By Jhumpa Lahiri. Published in 2004.
Names have fascinated me for more than a decade. When I was a teenager, I started collecting baby name books, a hobby I kept secret because people could easily get the wrong idea about a fifteen-year-old girl with a small stash of books for expectant mothers. How could I explain that my obsession wasn’t with babies but with what people name them and why and what that means?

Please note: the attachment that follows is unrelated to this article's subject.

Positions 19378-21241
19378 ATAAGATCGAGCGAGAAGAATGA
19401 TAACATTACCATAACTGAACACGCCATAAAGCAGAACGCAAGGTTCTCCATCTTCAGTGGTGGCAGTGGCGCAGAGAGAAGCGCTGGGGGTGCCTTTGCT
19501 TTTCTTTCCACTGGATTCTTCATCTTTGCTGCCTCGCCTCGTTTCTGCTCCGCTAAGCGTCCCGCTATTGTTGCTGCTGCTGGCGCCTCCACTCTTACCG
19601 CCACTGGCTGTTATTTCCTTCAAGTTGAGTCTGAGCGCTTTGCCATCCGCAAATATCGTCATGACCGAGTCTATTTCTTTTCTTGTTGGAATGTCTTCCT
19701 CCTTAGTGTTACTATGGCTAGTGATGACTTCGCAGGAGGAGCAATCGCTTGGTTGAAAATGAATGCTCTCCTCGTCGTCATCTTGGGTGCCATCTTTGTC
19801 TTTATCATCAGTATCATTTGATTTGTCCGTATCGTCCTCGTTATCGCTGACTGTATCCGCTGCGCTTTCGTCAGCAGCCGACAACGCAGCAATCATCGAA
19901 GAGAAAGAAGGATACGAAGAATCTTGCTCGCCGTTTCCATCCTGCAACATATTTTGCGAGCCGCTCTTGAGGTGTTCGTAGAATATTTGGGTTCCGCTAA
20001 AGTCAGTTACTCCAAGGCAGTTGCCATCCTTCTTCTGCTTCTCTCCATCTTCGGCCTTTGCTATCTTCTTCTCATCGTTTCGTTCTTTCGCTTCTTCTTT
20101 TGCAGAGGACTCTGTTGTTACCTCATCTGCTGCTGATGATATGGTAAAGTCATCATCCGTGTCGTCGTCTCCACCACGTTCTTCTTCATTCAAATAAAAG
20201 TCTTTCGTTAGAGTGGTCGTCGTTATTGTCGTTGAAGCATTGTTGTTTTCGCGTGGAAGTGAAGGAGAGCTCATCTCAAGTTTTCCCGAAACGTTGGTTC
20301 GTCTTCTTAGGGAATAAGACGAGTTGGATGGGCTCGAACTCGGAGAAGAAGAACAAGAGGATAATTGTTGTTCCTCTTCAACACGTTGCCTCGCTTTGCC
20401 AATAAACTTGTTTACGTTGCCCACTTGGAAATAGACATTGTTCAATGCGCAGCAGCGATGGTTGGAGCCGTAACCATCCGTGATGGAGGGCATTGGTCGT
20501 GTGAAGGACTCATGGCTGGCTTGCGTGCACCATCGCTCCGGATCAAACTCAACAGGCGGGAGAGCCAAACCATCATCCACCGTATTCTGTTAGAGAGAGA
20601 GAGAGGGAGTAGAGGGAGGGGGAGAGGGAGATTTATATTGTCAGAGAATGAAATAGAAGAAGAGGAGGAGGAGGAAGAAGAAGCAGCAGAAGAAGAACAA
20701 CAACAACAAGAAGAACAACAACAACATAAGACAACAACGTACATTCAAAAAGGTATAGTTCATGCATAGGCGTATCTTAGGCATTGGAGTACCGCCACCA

I love studying names because thinking about names means thinking about cultural background, class, race, gender, and family history. Thinking about names means thinking about individual identity, collective identity, and the negotiation between the two. That’s precisely why Jhumpa Lahiri can use the name Gogol Ganguli, the name of the principal character in her novel, The Namesake, as a vehicle to address all of those issues. She doesn’t need to stretch; the issues are inherent in the name itself.